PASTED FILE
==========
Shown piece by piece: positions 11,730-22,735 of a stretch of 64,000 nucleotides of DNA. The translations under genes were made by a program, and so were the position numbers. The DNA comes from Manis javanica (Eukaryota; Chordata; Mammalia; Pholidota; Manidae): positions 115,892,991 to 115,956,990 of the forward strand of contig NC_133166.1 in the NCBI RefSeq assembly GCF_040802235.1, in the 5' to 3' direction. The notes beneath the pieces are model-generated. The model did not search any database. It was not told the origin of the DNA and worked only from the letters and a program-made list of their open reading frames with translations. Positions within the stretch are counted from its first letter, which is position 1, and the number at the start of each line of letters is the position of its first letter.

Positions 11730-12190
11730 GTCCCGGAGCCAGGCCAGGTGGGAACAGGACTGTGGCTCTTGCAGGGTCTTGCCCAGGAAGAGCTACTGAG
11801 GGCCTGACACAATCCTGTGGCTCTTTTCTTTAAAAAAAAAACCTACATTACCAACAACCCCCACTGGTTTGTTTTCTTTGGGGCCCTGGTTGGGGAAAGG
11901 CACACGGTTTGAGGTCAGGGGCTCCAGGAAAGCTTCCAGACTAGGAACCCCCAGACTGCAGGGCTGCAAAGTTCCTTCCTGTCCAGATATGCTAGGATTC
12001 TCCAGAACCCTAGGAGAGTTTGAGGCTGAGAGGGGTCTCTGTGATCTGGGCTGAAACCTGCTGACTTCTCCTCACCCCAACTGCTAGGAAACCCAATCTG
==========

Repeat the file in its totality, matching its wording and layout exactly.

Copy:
Shown piece by piece: positions 11,730-22,735 of a stretch of 64,000 nucleotides of DNA. The translations under genes were made by a program, and so were the position numbers. The DNA comes from Manis javanica (Eukaryota; Chordata; Mammalia; Pholidota; Manidae): positions 115,892,991 to 115,956,990 of the forward strand of contig NC_133166.1 in the NCBI RefSeq assembly GCF_040802235.1, in the 5' to 3' direction. The notes beneath the pieces are model-generated. The model did not search any database. It was not told the origin of the DNA and worked only from the letters and a program-made list of their open reading frames with translations. Positions within the stretch are counted from its first letter, which is position 1, and the number at the start of each line of letters is the position of its first letter.

Positions 11730-12190
11730 GTCCCGGAGCCAGGCCAGGTGGGAACAGGACTGTGGCTCTTGCAGGGTCTTGCCCAGGAAGAGCTACTGAG
11801 GGCCTGACACAATCCTGTGGCTCTTTTCTTTAAAAAAAAAACCTACATTACCAACAACCCCCACTGGTTTGTTTTCTTTGGGGCCCTGGTTGGGGAAAGG
11901 CACACGGTTTGAGGTCAGGGGCTCCAGGAAAGCTTCCAGACTAGGAACCCCCAGACTGCAGGGCTGCAAAGTTCCTTCCTGTCCAGATATGCTAGGATTC
12001 TCCAGAACCCTAGGAGAGTTTGAGGCTGAGAGGGGTCTCTGTGATCTGGGCTGAAACCTGCTGACTTCTCCTCACCCCAACTGCTAGGAAACCCAATCTG